- Canada’s aging population, the rise in dementia and the large intergenerational transfer of wealth creates conditions for disputes that pit self-interest against the persons capable and current wishes for their life. The person is not likely a participant in the hearings as their capacity is an issue. If, as in Ontario, counsel is appointed and the person is deemed capable to instruct, the reality of capacity determines the actual ability to instruct counsel in cogent ways that conform to the persons capable intentions. In the absence of counsel informing the court the person cannot instruct, positions are taken as instructions from the person, and protected from examination by lawyer client privilege. This risks courts authorizing instructions given by incapable persons, if counsel fails to recognize or report actual incapacity.
- In this case Section 3 continued to take positions before the court long after she stopped informing her client of issues in the proceedings and seeking instruction. The Judge ignored the reality of incapacity, which he had ruled was the case in 2015 ONCS 4036, yet since an order had not been formally entered, allowed Section 3 to continue to represent the person. Mrs. Childs was denied the protection and fundamental justice of a litigation guardian, while suffering the fundamental injustice of having positions advanced in court, as if they were hers, by counsel that did not consult her.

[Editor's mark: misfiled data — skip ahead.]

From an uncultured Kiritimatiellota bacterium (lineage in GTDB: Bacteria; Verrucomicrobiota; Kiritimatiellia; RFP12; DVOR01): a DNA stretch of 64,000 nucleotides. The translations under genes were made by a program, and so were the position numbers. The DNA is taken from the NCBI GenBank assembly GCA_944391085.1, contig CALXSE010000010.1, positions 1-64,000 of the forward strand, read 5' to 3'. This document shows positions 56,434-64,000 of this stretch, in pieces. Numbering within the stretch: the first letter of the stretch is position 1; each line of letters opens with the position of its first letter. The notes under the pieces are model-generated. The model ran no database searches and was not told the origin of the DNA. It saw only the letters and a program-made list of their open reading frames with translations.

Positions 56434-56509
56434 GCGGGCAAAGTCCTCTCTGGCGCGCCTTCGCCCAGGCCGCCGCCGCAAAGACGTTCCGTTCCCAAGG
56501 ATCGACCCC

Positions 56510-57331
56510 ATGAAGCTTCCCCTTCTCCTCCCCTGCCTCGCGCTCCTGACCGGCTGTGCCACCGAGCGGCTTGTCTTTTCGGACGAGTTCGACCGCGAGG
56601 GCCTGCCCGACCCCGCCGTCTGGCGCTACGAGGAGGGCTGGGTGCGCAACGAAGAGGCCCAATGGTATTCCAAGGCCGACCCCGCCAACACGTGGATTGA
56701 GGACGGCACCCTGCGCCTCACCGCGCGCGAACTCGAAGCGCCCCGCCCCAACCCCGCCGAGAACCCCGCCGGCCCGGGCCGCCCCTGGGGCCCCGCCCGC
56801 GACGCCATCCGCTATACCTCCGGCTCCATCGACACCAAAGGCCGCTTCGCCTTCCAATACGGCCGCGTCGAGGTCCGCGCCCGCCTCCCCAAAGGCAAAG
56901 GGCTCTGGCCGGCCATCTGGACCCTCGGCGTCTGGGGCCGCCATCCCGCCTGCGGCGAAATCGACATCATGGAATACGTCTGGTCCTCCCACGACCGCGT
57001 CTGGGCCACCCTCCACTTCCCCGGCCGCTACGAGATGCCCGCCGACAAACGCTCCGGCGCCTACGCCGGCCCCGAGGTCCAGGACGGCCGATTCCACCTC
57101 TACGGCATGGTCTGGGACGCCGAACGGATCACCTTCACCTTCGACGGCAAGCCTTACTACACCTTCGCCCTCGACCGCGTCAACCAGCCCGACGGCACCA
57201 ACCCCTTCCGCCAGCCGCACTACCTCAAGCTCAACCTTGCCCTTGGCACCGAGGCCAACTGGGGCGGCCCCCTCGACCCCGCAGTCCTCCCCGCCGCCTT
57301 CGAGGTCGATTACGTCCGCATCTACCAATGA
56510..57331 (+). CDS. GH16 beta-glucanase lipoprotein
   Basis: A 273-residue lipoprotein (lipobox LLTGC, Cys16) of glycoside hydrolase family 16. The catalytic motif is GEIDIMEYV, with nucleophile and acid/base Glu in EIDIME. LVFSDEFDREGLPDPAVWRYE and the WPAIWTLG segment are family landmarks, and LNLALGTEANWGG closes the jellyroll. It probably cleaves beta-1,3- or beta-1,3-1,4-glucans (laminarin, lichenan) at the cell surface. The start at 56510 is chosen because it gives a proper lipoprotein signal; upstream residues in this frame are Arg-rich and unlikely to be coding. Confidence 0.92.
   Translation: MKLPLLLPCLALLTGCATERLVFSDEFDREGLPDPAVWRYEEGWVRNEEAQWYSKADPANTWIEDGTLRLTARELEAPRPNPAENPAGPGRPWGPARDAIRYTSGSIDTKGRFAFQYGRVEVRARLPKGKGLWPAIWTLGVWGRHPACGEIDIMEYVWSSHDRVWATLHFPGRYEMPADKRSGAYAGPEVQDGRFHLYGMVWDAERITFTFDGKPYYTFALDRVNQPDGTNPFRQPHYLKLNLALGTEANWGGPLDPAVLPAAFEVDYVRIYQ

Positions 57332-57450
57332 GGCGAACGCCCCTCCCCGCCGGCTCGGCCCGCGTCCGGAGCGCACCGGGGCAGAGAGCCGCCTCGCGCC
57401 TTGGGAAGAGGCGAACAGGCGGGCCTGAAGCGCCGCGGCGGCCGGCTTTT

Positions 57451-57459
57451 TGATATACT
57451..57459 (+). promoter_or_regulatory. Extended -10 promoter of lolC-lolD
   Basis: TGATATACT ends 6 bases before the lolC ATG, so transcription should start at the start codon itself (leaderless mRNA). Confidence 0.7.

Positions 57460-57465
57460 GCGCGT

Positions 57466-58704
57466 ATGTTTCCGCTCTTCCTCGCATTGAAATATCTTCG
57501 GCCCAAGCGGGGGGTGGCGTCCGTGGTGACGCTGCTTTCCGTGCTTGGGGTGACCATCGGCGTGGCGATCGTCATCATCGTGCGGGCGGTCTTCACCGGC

- This undermines the course of justice as parties and pits the duties of guardians to follow current capable wishes against lawyer acting without instruction. That 2015 ONSC 6616 reflects Mrs. Childs wishes at all is entirely due to C. and I who continued to argue for her rights and wishes at great cost and time. In assigning costs the trial Judge did not recognize this effort in fact denigrated it while praising Section 3 who acted without instruction. He assigned significant costs against us. The Appeal court upheld his decisions also praising Section 3’s advocacy for her client. The implication is that regardless of ones’ knowledge of a person’s capable wishes, ability to instruct, or fiduciary duty it is not in one’s personal interest to try protect another’s rights and wishes if the courts are involved.